The government has also been able to reduce youth unemployment in the state through the Osun Youth Empowerment Scheme (OYEMS). Perhaps, the most endearing aspects of the Ogbeni reforms in the state are the social orientation and the egalitarianism thrust. The poor are well provided for and given a sense of belonging which is absent in most other governments throughout the country.
Is Aregbesola really a zealot or fundamentalist? Is he out to Islamize Osun State? A fundamentalist definitely would not have no tolerance for other religions and would not respect other religious viewpoints or associate with adherents of other faiths. Boko Haram offers a good example.
The deputy governor and several aides in his administration are also Christians. Some time ago, he hosted a PAN – Yoruba Conference aimed at forging Yoruba integration across the globe. He is also presently involved in the building of 200,000 Christian Ecumenical Centre in Ilesha which commenced in December 2010 long before the crisis snowballed. Recently, he went on pilgrimage to Oke Maria to pray alongside some of his most vicious political opponents.
To be surrounded by people of other faiths and to have taken part in various exercises of other religions shows that he is tolerant in his personal religious affairs. These are not qualities of a religious zealot. The governor has been grossly misunderstood because of his faithful adherence to his avowed faith and his critics are making a capital of it in an election year. There is no doubt that he fervently loves and practices his Islam faith on account of which some commentators have called him an Imam. But he does not hate the other religions and would not stop anyone from practicing their own faith when he has not stopped his own close aides.
It is understandable that Christians of whom the writer is one especially the Baptist Convention do not want ancient landmarks removed from the Baptist High School. But beyond this posturing, many Christian leaders in Nigeria today can be likened to the Pharisees and Sadducees that Jesus Christ labeled as hypocrites in the Bible. They don’t see anything wrong in acts of injustice, maladministration, corruption, wasteful government spending as long as they are benefitting from them. They are hobnobbing with political leaders to enrich themselves. President Goodluck Jonathan has been junketing from Church to Church and not one of those pastors has been bold enough to tell him (amongst others) of his wasteful spending of Nigeria’s resources with the eleventh plane about to be added to his presidential fleet. These leaders have lost the right to be the moral conscience of the society.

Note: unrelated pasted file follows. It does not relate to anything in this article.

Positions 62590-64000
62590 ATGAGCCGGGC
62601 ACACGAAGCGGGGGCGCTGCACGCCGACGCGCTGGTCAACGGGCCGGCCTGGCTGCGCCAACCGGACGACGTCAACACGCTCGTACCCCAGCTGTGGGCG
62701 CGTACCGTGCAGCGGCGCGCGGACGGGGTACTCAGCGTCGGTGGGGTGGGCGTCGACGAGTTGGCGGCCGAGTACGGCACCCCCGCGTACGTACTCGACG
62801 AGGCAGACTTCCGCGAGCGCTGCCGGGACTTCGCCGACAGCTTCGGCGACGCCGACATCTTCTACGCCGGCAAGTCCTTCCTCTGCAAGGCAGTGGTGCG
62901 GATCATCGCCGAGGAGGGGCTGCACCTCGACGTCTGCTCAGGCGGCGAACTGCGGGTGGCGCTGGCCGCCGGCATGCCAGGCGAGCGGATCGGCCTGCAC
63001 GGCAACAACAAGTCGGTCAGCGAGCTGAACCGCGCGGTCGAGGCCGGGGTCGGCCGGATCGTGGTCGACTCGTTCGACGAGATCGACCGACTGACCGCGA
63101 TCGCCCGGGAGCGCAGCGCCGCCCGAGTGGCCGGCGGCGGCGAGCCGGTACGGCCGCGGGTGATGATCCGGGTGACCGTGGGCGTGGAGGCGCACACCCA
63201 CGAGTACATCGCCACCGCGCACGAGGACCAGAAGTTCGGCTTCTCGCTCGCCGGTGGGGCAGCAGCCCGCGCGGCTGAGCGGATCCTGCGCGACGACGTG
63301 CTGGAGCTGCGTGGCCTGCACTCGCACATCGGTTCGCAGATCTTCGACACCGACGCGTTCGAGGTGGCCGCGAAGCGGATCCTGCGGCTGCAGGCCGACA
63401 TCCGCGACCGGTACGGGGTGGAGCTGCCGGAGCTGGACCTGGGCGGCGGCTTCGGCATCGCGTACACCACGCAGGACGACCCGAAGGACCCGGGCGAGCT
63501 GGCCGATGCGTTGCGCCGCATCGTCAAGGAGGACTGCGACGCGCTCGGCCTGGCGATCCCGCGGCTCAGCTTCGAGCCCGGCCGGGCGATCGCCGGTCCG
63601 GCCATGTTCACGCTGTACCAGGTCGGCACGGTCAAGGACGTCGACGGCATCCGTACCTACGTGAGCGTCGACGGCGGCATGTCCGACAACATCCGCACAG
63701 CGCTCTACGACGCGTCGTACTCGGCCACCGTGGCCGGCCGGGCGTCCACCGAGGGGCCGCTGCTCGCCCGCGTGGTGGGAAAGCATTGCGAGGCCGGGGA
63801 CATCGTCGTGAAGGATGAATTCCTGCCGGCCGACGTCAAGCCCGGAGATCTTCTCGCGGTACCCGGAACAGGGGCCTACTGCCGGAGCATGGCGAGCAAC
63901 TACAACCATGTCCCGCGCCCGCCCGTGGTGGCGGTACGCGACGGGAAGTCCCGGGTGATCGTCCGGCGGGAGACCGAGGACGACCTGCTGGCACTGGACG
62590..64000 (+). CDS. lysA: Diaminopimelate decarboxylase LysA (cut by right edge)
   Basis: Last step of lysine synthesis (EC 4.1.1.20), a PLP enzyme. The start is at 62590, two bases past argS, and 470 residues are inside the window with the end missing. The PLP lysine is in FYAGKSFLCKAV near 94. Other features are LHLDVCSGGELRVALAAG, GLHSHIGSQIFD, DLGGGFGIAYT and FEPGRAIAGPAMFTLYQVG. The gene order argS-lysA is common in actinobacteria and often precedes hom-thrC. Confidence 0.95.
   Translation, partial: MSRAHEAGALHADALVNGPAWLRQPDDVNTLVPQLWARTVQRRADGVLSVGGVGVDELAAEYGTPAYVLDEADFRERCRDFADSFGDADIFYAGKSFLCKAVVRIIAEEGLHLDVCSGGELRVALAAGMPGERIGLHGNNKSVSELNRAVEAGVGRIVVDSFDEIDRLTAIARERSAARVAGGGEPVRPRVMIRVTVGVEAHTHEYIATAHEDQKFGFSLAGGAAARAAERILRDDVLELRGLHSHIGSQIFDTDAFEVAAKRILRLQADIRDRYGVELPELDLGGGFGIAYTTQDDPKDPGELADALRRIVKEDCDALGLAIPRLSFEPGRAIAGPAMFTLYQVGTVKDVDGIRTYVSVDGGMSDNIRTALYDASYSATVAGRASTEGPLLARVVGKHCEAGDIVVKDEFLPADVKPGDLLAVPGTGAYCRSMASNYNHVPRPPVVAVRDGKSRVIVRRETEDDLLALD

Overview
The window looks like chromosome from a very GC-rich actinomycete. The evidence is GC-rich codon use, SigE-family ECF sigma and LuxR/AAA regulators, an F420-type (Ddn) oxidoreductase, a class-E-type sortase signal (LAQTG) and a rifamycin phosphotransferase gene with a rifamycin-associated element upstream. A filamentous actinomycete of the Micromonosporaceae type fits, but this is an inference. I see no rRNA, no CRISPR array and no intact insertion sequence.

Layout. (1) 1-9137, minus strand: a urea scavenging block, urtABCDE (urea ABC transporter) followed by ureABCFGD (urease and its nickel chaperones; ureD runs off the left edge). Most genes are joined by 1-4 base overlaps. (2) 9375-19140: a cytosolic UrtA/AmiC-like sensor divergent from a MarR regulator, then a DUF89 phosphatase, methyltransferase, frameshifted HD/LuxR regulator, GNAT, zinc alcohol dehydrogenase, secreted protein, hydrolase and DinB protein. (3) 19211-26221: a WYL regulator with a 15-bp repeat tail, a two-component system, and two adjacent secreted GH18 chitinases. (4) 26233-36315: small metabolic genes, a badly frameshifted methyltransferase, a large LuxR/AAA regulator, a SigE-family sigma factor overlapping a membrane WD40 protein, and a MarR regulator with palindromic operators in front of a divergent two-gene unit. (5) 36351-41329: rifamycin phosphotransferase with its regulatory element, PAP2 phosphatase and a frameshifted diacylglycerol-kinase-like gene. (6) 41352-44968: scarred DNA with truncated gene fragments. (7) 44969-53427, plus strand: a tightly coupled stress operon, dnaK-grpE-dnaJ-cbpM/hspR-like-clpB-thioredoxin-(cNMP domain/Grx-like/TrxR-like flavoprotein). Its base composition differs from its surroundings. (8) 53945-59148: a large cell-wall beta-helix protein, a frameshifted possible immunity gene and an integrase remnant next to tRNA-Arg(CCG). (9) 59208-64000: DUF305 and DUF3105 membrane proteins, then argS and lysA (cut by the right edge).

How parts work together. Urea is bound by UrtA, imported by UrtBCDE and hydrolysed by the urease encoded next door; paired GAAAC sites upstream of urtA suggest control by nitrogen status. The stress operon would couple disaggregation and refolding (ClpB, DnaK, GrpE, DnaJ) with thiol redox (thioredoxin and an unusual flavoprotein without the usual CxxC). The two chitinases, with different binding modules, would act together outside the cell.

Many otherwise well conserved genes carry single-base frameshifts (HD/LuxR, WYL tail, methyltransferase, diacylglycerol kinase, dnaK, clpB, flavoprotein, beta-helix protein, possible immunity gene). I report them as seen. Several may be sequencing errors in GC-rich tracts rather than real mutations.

Aregbesola is certainly not a Saint as other mortals and political leaders. His greatest weak point is allowing his controversial nature speak louder than his true good intentions and acts and having been unable to assuage the fears of Christian leaders in the state, accommodate them and letting them know that he means well for them and all Osun people.
The response of the government machinery to the barrage of orchestrated phantom attacks was (strangely) operationally inept and strategically pedestrian. As the controversy brewed, the state government should have come out decisively before now to stop the practice though the governor in a recent address stated that the government did not approve the use of hijab in any School at any time.
The governor as leader and father of the state should also try to carry the Christian faithful along and continually reassure them of government resolve to protect their rights of worship. The state government could also review the policy of reclassification and mergers of schools to allow harmony. As done successfully in Lagos, Mission schools could be handed over to their owners to manage themselves, spend their own money on them and dictate their terms.